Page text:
the time was that they were worthless; we needed good code
    review, including review of the tests.

    Hopefully, the situation has improved since then.

    --
    James Kanze (GABI Software) email:
    Conseils en informatique orientée objet/
    Beratung in objektorientierter Datenverarbeitung
    9 place Sémard, 78210 St.-Cyr-l'École, France, +33 (0)1 30 23 00 34
    James Kanze, Feb 5, 2008
    #16
  17. ev

    James Kanze Guest

    On Feb 4, 7:22 pm, Ian Collins <> wrote:
    > Gerhard Fiedler wrote:
    > > On 2008-02-04 06:55:35, Ian Collins wrote:


    > >> ev wrote:
    > >>> We are looking for any testing tool that is capable of
    > >>> checking code coverage for C,C ++ and Java code. Or at
    > >>> least for C and C++. We want to know how much (percentage)
    > >>> of our code written on C/C++ is covered in terms of
    > >>> function calls and line calls. We tried Rational
    > >>> PureCoverage. It's excellent but has some limitations in
    > >>> our case. Any idea would be greatly appreciated.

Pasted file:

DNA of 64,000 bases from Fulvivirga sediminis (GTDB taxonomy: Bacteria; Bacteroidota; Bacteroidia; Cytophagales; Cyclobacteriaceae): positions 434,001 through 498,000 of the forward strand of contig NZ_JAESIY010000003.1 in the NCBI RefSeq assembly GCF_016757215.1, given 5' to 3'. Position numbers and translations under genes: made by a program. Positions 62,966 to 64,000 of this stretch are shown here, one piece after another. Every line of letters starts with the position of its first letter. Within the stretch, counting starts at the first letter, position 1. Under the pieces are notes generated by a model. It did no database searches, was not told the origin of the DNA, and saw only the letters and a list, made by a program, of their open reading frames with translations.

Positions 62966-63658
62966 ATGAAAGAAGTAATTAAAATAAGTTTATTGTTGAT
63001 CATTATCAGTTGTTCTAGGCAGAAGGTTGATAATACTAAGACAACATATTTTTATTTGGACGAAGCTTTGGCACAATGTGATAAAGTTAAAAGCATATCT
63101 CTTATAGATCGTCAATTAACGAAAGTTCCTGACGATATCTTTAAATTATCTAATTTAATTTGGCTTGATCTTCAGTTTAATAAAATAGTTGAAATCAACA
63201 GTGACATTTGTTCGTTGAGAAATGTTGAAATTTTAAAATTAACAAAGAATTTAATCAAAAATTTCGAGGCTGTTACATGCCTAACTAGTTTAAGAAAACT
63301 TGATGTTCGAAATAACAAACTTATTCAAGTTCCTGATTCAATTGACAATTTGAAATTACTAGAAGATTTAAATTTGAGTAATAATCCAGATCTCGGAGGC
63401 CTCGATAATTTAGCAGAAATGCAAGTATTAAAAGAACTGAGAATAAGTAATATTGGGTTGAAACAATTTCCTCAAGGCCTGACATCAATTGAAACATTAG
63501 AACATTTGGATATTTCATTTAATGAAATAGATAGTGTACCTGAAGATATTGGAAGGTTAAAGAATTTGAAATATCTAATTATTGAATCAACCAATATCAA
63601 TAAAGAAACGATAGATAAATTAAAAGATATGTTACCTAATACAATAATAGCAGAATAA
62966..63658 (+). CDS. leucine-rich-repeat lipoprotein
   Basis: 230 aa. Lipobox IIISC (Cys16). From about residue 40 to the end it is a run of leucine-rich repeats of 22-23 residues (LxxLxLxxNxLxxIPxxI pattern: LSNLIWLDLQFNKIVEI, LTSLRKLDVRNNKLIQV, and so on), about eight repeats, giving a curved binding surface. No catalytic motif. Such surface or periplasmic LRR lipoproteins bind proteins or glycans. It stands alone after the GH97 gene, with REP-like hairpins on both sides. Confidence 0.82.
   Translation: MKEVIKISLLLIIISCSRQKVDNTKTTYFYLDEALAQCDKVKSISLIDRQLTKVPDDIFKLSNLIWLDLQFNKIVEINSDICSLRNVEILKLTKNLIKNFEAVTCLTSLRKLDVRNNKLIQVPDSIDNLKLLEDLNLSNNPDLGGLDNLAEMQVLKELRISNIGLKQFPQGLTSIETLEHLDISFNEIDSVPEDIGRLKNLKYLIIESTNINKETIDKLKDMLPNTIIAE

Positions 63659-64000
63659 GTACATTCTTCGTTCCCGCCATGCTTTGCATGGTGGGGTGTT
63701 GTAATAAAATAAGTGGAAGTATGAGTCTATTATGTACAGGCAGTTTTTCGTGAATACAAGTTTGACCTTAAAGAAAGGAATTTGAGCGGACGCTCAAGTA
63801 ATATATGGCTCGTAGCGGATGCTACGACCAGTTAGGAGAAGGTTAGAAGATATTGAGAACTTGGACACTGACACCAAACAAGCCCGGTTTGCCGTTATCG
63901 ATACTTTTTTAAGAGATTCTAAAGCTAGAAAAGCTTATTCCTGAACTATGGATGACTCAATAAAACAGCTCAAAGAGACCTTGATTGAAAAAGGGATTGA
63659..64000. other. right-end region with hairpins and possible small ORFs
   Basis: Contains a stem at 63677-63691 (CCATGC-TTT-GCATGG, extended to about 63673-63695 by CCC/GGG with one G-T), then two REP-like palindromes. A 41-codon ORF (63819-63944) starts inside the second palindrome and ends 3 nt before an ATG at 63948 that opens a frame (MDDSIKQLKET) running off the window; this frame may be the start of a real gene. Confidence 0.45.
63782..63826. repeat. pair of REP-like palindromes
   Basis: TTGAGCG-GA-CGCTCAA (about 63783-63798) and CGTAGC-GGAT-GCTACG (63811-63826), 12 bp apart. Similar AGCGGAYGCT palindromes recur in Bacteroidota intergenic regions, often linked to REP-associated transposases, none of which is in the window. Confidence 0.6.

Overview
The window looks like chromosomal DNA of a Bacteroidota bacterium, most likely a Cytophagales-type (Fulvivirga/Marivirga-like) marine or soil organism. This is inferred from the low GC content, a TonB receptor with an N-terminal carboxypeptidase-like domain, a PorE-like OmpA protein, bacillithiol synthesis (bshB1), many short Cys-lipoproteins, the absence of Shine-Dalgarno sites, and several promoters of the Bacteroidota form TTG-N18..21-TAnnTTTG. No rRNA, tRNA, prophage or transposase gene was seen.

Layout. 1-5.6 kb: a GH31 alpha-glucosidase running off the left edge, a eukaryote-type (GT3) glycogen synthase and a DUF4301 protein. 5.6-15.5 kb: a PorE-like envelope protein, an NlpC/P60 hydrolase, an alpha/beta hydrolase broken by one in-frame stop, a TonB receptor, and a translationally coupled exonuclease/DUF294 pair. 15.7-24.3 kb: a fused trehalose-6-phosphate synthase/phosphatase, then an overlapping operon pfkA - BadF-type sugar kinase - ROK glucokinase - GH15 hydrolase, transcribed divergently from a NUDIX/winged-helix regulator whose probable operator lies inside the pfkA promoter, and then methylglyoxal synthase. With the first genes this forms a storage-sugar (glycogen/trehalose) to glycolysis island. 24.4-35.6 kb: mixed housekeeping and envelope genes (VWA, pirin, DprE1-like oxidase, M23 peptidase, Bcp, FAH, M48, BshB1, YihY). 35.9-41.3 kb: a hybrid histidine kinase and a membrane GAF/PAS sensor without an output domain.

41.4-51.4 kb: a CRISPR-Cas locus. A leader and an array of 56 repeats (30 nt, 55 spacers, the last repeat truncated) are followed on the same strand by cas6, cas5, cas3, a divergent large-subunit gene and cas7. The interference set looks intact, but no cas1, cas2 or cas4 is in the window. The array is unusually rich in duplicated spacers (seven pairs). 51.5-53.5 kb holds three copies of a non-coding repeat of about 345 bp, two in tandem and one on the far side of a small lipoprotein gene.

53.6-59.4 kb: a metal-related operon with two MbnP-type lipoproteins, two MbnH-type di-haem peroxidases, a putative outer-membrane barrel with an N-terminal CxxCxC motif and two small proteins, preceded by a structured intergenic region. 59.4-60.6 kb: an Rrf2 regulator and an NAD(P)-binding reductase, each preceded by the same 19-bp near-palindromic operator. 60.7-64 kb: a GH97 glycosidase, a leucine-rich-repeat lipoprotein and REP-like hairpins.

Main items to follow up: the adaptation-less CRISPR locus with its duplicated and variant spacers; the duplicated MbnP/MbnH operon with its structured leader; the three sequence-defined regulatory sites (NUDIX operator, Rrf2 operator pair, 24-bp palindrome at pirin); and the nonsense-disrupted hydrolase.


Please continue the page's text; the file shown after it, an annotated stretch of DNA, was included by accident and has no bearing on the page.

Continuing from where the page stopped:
> >> Write the tests first, that way nothing gets written that
    > >> isn't tested.


    > > How do you know whether every branch/condition in a function
    > > gets executed when you run the tests that you wrote
    > > (independently of whether you wrote them before or after you
    > > wrote the function)?


    > My contention is *when* you write the tests is important, you
    > can only get full coverage without tools when they are written
    > first. The only production code that gets written is written
    > to pass tests.


    > This was, there will not be a branch unless it was required to
    > pass a test.


    Which still doesn't begin to guarantee anything like full
    coverage. Given a function which can be called with two
    independent conditions, you still can easily end up with tests
    that don't test all four combinations of the conditions. Not to